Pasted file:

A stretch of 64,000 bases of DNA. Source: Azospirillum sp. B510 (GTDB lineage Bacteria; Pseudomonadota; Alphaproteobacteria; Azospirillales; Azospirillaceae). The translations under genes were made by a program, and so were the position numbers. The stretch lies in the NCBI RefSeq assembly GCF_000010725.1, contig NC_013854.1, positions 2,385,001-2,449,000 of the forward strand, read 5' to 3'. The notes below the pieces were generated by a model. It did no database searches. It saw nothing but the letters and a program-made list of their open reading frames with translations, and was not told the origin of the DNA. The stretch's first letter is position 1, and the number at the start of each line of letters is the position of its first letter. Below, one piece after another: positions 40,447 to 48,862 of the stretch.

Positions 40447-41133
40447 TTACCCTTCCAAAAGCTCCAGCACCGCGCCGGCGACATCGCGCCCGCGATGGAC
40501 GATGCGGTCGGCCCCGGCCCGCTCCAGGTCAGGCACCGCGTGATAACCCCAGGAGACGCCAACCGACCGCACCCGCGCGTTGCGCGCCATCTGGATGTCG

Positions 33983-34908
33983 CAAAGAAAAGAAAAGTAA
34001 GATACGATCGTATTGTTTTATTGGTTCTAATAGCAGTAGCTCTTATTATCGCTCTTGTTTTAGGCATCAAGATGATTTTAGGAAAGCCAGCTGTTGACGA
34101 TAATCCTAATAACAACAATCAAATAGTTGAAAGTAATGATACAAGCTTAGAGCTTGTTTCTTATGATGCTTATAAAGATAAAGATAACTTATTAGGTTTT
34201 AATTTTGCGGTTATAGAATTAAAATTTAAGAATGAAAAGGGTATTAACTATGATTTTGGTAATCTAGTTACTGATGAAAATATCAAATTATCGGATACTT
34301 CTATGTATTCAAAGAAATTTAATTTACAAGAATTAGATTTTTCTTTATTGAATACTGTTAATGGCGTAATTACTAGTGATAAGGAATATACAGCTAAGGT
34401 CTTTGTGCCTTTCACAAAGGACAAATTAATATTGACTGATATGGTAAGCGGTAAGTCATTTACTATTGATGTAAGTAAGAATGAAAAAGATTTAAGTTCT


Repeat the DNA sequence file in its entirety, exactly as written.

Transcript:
A stretch of 64,000 bases of DNA. Source: Azospirillum sp. B510 (GTDB lineage Bacteria; Pseudomonadota; Alphaproteobacteria; Azospirillales; Azospirillaceae). The translations under genes were made by a program, and so were the position numbers. The stretch lies in the NCBI RefSeq assembly GCF_000010725.1, contig NC_013854.1, positions 2,385,001-2,449,000 of the forward strand, read 5' to 3'. The notes below the pieces were generated by a model. It did no database searches. It saw nothing but the letters and a program-made list of their open reading frames with translations, and was not told the origin of the DNA. The stretch's first letter is position 1, and the number at the start of each line of letters is the position of its first letter. Below, one piece after another: positions 40,447 to 48,862 of the stretch.

Positions 40447-41133
40447 TTACCCTTCCAAAAGCTCCAGCACCGCGCCGGCGACATCGCGCCCGCGATGGAC
40501 GATGCGGTCGGCCCCGGCCCGCTCCAGGTCAGGCACCGCGTGATAACCCCAGGAGACGCCAACCGACCGCACCCGCGCGTTGCGCGCCATCTGGATGTCG

Positions 33983-34908
33983 CAAAGAAAAGAAAAGTAA
34001 GATACGATCGTATTGTTTTATTGGTTCTAATAGCAGTAGCTCTTATTATCGCTCTTGTTTTAGGCATCAAGATGATTTTAGGAAAGCCAGCTGTTGACGA
34101 TAATCCTAATAACAACAATCAAATAGTTGAAAGTAATGATACAAGCTTAGAGCTTGTTTCTTATGATGCTTATAAAGATAAAGATAACTTATTAGGTTTT
34201 AATTTTGCGGTTATAGAATTAAAATTTAAGAATGAAAAGGGTATTAACTATGATTTTGGTAATCTAGTTACTGATGAAAATATCAAATTATCGGATACTT
34301 CTATGTATTCAAAGAAATTTAATTTACAAGAATTAGATTTTTCTTTATTGAATACTGTTAATGGCGTAATTACTAGTGATAAGGAATATACAGCTAAGGT
34401 CTTTGTGCCTTTCACAAAGGACAAATTAATATTGACTGATATGGTAAGCGGTAAGTCATTTACTATTGATGTAAGTAAGAATGAAAAAGATTTAAGTTCT